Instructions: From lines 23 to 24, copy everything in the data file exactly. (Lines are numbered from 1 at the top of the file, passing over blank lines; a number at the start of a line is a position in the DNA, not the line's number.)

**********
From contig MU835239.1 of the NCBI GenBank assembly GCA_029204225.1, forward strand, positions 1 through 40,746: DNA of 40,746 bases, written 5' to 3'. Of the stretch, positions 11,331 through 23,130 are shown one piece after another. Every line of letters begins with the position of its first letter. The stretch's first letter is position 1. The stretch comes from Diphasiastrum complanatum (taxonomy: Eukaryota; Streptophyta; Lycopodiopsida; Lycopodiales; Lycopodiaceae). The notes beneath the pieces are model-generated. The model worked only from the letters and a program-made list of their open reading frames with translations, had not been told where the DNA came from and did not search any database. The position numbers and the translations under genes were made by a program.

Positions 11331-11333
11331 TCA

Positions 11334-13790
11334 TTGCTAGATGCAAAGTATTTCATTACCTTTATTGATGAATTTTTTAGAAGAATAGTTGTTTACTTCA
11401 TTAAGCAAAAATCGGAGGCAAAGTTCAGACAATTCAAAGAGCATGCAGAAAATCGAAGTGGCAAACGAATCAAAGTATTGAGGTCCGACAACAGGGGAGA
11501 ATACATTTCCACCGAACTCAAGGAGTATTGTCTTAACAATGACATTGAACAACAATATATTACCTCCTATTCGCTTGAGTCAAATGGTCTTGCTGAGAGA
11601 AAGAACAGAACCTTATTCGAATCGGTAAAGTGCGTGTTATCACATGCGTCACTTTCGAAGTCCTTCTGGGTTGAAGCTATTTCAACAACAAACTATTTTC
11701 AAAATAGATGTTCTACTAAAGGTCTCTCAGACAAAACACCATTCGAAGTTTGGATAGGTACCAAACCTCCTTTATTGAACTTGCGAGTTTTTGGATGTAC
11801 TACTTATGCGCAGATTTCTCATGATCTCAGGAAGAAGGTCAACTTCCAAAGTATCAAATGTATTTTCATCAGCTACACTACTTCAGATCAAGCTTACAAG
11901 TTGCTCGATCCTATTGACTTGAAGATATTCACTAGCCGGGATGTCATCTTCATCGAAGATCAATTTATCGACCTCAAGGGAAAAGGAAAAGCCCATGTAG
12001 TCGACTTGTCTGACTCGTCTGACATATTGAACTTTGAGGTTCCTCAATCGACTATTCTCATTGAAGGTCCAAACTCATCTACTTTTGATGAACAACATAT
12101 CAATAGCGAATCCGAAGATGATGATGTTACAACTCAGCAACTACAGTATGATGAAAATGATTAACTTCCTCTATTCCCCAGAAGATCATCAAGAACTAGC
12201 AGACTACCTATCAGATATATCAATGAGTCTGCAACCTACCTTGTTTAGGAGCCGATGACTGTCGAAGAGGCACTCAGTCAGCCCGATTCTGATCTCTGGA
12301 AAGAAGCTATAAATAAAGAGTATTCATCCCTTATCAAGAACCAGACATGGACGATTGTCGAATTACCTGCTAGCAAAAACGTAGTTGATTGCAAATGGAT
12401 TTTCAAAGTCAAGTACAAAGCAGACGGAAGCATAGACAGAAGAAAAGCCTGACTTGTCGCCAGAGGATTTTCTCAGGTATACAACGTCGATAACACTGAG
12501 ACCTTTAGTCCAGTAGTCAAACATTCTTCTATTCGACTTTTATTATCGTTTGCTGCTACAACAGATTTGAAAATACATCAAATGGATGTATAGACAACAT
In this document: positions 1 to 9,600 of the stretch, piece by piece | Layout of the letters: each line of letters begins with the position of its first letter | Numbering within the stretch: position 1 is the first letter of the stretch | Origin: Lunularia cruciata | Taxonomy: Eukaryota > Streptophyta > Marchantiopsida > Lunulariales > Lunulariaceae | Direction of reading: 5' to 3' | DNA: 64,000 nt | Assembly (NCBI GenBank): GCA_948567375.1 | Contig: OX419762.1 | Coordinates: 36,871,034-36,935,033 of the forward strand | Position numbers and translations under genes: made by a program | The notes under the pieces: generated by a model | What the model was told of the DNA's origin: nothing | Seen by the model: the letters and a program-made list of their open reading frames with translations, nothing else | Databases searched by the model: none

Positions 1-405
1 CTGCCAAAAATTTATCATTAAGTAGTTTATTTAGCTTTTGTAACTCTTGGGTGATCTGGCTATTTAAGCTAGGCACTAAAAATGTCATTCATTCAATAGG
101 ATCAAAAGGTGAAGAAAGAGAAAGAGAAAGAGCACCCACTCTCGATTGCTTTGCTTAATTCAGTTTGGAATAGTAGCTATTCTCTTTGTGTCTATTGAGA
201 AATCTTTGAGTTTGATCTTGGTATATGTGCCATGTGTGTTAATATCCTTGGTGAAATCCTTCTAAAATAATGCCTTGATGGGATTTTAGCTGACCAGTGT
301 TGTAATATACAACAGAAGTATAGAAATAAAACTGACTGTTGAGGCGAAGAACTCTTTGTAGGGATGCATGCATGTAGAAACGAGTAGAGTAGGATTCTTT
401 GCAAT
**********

301 TGTAATATACAACAGAAGTATAGAAATAAAACTGACTGTTGAGGCGAAGAACTCTTTGTAGGGATGCATGCATGTAGAAACGAGTAGAGTAGGATTCTTT
401 GCAAT